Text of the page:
And Richard Till, the director general of the prison service, compounded matters when he made the extraordinary claim that physiological differences meant that black people are more likely to die from asphyxiation when restrained by warders than white prisoners.
He was speaking on a BBC Two Newsnight programme and had been asked why six of the seven prisoners who have died since 1992 of suffocation while being restrained were black. The seventh was of mixed race.
Mr Tilt made the amazing claim that prison research had shown: "Afro-Caribbean people are more likely to surfer positional asphyxia than whites. That's the evidence that seems to be emerging not just in this country but other countries as well."
His remarks prompted an outcry from anti-racist groups, who have suggested that what the evidence is showing is that black pnsoners are more likely to be the victims of lethal assaults from racist warders.
Labour MP for Tottenham Bernie Grant has asked to see this evidence and Maxie Hayles, the organiser of the Alton Manning Justice Campaign called for Richard Tilt to resign.
Home Office pathologist Nat Carey, who is conducting research into positional asphyxia, said the prison service is "hiding behind its own research which I suspect has no substance".
Richard Tilt has since backtracked a little and apologised for any "offence" caused by his remark.
The inquest jury reached their verdict after hearing that Alton Carey had died after six warders carried him horizontally for 40 yards while a seventh held his neck in a vice-lock grip between his forearms, until blood gushed from Mr Manning's mouth.
AMERICAN efforts to revive the Middle East peace talks have failed and US special envoy Dennis Ross has left the region empty-handed.
Back in Washington US Secretary of State claimed there had been 'some progress" in breaking the stalemate, in contrast to earlier comments from her office which said they were now in "dire straits".
The stumbling block, as usual, is Israel's refusal to make any further substantial withdrawals from the West Bank and unless Washington decides to go into serious arm-twisting, the current government in Tel Aviv isn't going to budge.
Israeli premier Benyamin Netanyahu's hard-line government rejected out of hand American proposals fora further 13 per cent pull-back in the West Bank. They countered with a half-hearted 9 per cent offer which was unacceptable to the Palestinians and the rest of the Arabs.
Netanyahu has also offered to pull-out of southern Lebanon -mainly due to the fact that his army is getting a hammering from the resistance. But this was dismissed by Lebanon and Syria as a diversion and their leaders are now moving for a mini-Arab summit, including Egypt, Jordan, Saudi Arabia, Morocco and the Palestinians, to prepare for the next moves.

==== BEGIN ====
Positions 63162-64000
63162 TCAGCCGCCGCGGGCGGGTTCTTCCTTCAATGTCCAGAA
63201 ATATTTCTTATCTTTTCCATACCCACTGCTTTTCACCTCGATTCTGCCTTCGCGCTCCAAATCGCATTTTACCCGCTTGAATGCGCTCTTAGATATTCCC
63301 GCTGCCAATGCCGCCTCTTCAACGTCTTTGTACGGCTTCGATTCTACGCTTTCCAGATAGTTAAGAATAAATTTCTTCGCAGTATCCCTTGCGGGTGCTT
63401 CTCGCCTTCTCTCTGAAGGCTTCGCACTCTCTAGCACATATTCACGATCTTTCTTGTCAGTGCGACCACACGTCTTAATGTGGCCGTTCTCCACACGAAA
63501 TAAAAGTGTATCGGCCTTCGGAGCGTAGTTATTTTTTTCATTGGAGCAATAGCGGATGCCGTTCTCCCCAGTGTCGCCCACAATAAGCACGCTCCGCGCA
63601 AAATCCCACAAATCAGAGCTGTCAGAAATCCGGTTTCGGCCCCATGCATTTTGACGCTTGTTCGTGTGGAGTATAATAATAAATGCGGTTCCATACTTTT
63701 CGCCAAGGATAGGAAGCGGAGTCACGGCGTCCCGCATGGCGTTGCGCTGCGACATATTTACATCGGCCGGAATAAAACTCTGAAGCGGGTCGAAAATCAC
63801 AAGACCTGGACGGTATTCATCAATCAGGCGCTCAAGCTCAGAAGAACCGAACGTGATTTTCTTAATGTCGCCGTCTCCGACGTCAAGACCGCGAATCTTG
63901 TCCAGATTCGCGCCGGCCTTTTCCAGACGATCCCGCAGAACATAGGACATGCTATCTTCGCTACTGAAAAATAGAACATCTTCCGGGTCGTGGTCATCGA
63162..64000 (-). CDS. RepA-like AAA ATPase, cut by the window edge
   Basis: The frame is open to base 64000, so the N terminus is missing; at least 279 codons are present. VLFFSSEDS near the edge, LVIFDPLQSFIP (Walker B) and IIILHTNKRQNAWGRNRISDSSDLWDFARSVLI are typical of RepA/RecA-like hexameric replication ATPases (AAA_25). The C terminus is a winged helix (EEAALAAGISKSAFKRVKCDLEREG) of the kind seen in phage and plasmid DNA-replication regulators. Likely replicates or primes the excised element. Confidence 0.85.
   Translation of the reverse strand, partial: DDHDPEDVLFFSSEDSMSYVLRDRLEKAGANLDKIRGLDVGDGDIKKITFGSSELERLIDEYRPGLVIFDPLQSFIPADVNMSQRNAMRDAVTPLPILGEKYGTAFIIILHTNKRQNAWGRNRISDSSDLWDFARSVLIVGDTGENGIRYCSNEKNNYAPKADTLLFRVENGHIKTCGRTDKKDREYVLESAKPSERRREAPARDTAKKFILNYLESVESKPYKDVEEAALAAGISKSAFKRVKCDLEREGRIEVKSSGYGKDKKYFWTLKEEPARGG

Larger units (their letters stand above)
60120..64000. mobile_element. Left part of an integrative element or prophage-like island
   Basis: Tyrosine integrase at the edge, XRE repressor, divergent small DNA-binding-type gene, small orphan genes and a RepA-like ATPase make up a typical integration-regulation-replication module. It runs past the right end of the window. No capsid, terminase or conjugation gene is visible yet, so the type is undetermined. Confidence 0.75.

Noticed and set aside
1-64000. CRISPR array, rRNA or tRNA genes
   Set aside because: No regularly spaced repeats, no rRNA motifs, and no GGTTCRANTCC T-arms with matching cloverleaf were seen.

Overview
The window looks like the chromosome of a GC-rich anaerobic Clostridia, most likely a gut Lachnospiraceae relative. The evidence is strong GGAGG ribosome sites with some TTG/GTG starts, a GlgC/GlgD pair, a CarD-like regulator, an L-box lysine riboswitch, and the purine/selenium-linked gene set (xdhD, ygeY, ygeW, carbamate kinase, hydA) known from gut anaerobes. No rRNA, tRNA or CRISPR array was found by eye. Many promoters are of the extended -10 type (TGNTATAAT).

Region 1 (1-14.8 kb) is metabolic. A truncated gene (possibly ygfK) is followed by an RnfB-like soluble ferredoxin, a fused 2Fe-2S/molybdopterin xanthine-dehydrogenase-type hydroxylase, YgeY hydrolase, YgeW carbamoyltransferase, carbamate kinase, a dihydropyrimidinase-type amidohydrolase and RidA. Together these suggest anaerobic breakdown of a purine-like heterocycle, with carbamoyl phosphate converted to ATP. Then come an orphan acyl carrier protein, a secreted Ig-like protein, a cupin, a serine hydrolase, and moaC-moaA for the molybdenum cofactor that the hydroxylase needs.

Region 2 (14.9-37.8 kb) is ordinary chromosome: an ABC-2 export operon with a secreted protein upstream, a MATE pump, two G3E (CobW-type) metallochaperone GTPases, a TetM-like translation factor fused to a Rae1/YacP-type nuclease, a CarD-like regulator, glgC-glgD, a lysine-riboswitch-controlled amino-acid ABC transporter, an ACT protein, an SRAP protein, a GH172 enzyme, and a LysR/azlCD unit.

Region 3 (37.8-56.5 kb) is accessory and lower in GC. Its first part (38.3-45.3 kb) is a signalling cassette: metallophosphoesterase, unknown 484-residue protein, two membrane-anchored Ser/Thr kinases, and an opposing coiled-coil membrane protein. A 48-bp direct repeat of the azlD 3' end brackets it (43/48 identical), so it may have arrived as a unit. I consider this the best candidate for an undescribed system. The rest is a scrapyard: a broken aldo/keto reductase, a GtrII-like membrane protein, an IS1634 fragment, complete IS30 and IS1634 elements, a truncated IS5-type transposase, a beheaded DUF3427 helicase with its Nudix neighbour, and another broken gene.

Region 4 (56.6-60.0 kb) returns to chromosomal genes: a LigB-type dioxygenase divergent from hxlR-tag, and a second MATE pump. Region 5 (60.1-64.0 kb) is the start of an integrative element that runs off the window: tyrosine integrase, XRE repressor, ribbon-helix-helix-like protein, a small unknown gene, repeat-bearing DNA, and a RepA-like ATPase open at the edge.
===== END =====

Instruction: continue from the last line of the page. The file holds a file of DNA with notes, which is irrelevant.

In Israel the opposition Labour Party is calling for parliament's recall to debate the worsening situation in the peace process and the full-blown crisis with Washington.
Labour,leaders, eager to rally the peace vote, denounced Netanyahu's Likud bloc for destroying the peace effort and the strategic relationship with America, which is Israel's protector.
In the West Bank Palestinian anger is rising in frustration at the continued occupation and theft of Arab land by the Netanyahu administration. Ceaked Israeli plans for what they call "Greater Jerusalem" show a Jerusalem region covering almost half of the entire West Bank, or five times the Gaza Strip, under perpetual Israeli rule.
Provocative Zionist settlements continue to be expanded and violent clashes between Palestinians and the occupation forces are becoming more and more frequent.
The American problem is the one that has bedevilied the whole
peace process. Washington has the power to easily force Israel to accept
whatever they want them to accept. But to exercise that power -- which
was done in 1956 to force Israel out of Egypt during the Suez crisis --
would mean the Americans directly negotiating with the Arabs, which they
don't want to do.
If they Americans showed their hand by revealing their own map for a "final settlement" -- which they have never done -- it would not meet Arab hopes and it would almost certainly lead to a real crisis with the Israeli ruling class. The Americans would face Arab anger while alienating their willing tools in Tel Aviv and Washington puts the strategic benefits of the American-Israeli axis far above mollifying Arab sentiment.
Though the Americans have done little to mask their displeasure at Netanyahu's refusal to play ball the Arabs know that Washington will not go beyond pious phrases unless substantial pressure is put upon them.
Social Security Secretary Harriet Harman said all those under 25 would be included in the "welfare-to-work New Deal".
Where a young couple are both unemployed they will both be required to take a subsidised job, voluntary sector placement, further education or a place on an environmental task force.
This amounts to a plain admission that the wages from these compulsory jobs are not expected to be high enough to keep a couple, never mind a family.
The measure was announced at the same time as new moves "to help the disabled back to work".
It results from a suggestion made by Martin Taylor, chief executive of Barclays Bank, in his report to the government on work incentives.
He recommended that both partners in childless couples claiming Job Seekers' Allowance should be required to present themselves for work.
It will discourage young people from marrying because their benefit will be higher if they claim separately than as a couple.
Ms Harman is describing this as an important new equal opportunities
measure, as though it is giving young couples more choice, when it is giving
them less. She described it as "tough love"